Many electronic package designs comprise more than one component mounted onto a single substrate. Typical thermal applications focus on compressive loading of the heat sink to the component generating the most heat. Due to manufacturing tolerances, the heights of the components from the substrate can differ resulting in a non-planar surface across the components. Thus, gaps can exist between the surface of the heat sink and the surface of the shorter components. Heat builds up in these gaps, which can detrimentally affect the components. Also, the close proximity of the components to each other can prevent the use of independent heat sinks for each component.

SUMMARY

This Summary is provided to introduce a selection of concepts in a simplified form that are further described below in the Detailed Description Of Illustrative Embodiments. This Summary is not intended to identify key features or essential features of the claimed subject matter, nor is it intended to be used to limit the scope of the claimed subject matter.

An integrated heat sink provides a thermal solution for components having a composite non-planar surface. In an example configuration the heat sink provides a thermal solution for dual bare die silicon integrated circuits. In this example configuration, the heat sink comprises two heat sinking portions to provide enhanced thermal energy transfer from two separate components on a common substrate. The two components form a composite non-planar surface. That is, one component sits higher on the substrate than the other component. The exemplary configured heat sink comprises two heats sink portions compressively coupled together by a spring or wave washer assembly. The compressive coupling pushes one of the heat sinking portions, referred to herein as the secondary portion for the sake of discussion, toward the lower one of the components causing the secondary portion to be compressively coupled to lower components. The other portion of the heat sink is coupled to the higher component. The heat sink compensates for component height variation and creates a compressive force between the portions of the heat sink and the individual components. An effective thermal interface is generated between each portion of the heat sink and each component, thus obviating the necessity of having an independent heat sink for each component.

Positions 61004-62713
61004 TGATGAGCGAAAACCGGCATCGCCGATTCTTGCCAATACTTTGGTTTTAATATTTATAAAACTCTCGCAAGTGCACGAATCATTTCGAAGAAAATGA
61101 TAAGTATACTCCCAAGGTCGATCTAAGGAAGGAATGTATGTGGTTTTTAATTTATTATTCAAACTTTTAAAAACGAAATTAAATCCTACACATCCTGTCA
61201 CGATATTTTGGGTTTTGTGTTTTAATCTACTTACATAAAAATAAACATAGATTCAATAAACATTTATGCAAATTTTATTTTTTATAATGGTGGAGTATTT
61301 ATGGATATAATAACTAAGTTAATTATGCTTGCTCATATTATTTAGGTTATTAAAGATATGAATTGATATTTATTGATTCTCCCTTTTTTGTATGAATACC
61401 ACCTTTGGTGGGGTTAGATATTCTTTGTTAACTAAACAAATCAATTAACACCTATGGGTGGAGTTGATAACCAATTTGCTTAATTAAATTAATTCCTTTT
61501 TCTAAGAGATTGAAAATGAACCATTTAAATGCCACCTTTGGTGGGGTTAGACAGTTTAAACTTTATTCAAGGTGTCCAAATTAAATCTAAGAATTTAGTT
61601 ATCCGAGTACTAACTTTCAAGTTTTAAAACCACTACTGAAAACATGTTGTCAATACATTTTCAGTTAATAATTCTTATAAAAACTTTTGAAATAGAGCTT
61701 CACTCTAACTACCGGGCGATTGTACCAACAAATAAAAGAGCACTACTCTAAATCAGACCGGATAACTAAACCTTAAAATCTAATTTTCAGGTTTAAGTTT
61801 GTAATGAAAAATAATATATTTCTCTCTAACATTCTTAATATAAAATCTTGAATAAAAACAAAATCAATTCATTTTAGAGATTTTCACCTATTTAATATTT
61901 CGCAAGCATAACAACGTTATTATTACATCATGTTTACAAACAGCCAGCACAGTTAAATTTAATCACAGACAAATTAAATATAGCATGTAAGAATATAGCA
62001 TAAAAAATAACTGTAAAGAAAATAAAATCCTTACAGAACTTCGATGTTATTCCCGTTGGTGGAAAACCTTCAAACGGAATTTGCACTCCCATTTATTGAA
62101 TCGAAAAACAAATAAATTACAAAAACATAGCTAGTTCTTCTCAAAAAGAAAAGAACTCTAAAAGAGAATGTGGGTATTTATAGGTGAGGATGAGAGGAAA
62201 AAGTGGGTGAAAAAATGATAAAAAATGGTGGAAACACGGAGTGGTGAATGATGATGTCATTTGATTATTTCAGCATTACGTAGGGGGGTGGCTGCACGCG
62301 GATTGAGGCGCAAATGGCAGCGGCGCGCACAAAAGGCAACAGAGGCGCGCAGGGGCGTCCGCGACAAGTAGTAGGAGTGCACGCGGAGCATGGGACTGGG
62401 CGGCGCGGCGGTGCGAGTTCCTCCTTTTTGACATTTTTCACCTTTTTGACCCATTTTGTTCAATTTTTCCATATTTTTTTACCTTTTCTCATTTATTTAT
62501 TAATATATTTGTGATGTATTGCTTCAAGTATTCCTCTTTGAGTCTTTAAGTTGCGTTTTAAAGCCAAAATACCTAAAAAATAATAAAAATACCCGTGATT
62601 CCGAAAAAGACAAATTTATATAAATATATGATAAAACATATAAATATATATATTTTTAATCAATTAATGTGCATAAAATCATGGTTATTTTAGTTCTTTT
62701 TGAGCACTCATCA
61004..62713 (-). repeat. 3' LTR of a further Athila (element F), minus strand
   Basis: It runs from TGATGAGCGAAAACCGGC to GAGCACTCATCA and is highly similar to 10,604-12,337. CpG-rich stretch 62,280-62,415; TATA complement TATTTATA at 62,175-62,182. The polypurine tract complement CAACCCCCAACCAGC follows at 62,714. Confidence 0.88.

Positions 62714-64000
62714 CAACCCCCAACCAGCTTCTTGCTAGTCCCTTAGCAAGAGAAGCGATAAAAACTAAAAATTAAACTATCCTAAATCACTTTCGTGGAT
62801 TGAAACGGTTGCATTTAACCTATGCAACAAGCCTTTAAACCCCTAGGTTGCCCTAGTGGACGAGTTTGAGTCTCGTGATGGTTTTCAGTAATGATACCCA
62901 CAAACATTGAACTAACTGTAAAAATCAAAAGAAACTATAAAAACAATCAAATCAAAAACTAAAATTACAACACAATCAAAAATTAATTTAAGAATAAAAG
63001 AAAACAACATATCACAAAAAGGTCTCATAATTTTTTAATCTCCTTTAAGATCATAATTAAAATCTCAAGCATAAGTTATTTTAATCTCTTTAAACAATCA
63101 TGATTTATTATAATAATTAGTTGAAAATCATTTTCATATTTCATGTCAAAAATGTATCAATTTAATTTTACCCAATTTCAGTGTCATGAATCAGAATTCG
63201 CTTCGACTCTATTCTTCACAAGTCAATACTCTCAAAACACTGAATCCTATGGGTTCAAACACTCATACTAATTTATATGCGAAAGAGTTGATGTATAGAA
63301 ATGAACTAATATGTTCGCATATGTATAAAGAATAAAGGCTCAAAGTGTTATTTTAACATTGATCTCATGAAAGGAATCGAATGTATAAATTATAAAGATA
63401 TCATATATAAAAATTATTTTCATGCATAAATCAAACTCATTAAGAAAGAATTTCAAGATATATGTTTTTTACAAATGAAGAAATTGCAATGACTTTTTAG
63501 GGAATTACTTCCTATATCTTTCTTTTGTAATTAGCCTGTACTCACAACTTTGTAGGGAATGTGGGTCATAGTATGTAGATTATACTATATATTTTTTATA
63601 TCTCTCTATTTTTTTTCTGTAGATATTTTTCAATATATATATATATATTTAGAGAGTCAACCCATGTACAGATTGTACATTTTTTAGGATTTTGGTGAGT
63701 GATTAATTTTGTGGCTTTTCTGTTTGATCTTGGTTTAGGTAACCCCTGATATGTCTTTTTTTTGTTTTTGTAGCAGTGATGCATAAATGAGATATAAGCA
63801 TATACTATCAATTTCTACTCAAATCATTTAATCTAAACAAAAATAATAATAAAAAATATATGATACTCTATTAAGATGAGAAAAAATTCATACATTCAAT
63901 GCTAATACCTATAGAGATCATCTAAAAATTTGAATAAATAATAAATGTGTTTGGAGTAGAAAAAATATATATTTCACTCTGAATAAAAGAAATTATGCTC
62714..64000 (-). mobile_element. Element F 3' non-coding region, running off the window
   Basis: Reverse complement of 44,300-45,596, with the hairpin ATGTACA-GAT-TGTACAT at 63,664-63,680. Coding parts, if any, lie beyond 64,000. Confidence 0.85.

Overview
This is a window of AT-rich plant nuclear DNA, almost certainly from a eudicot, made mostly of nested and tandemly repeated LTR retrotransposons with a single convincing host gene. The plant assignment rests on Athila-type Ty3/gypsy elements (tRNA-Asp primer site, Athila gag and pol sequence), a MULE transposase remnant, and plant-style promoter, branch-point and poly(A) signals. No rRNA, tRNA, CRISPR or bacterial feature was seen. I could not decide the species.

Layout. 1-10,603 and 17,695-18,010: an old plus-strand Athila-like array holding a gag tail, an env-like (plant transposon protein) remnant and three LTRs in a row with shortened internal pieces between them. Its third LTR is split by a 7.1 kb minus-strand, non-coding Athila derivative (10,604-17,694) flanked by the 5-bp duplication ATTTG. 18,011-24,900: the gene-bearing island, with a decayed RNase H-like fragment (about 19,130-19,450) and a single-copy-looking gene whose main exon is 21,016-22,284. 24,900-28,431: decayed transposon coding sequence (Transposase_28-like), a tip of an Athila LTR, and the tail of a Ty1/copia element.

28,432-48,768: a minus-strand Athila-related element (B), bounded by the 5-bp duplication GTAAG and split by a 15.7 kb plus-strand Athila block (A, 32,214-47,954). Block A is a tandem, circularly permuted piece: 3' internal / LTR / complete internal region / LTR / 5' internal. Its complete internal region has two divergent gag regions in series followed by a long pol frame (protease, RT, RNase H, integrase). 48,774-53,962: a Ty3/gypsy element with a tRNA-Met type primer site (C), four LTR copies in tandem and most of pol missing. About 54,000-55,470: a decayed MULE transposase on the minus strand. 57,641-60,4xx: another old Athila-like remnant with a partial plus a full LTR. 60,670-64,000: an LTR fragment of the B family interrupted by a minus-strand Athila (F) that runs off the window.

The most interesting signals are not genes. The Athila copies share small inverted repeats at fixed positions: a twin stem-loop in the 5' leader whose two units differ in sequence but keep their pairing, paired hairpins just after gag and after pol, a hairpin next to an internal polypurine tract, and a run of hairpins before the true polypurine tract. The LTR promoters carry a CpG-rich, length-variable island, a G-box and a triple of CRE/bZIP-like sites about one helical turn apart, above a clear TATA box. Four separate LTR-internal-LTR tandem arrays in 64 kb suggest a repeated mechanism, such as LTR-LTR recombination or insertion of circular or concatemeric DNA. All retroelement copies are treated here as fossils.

BRIEF DESCRIPTION OF THE DRAWINGS

The foregoing summary, as well as the following detailed description, is better understood when read in conjunction with the appended drawings. For the purpose of illustrating integrated heat sink, there is shown in the drawings exemplary constructions thereof, however, integrated heat sink is not limited to the specific methods and instrumentalities disclosed.

FIG. 1 is an illustration of an example configuration of an integrated heat sink.

FIG. 2 is a diagram of an integrated heat sink comprising a plurality of heat sink portions.

FIG. 3 depicts a top view, a side view, a side profile, and a three dimensional illustration of the integrated heat sink.

FIG. 4 illustrates another side view of the integrated heat sink.

FIG. 5 is an illustration of a bottom view of the integrated heat sink showing an example placement of components.

FIG. 6 is an illustration of another example configuration of an integrated heat sink.

FIG. 7 is an illustration of an example resilient fastening means.

FIG. 8 is an illustration of another example resilient fastening means.

FIG. 9 is a flow diagram of an example process for transferring thermal energy from a non-planar surface.

DETAILED DESCRIPTION OF ILLUSTRATIVE EMBODIMENTS

FIG. 1 is an illustration of an example configuration of an integrated heat sink 12 comprising a first portion 14, integrated with a second portion 16, and a resilient fastening means 18. The second portion 16 and the first portion 14 are compressively coupled by the fastening means 18. The fastening means 18 provides a force in the direction of arrow 20 against the second portion 16. This force compresses the second portion 16 and the first portion 14 together. The force provided by the fastening means 18 pushes the second portion 16 in the direction of the arrow 20 with respect to the first portion 14. The flanges 26 of the second portion 16 are pushed against the first portion 14 as a result of the force. The mating surface 22 of the second portion 16, is pushed past the mating surface 24 of the first portion 14. The distance between the mating surface 22 and the mating surface 24 is variable in a direction indicated by the arrow 20 in accordance with a force placed upon the second heat sink portion 16 by the resilient fastening means 18.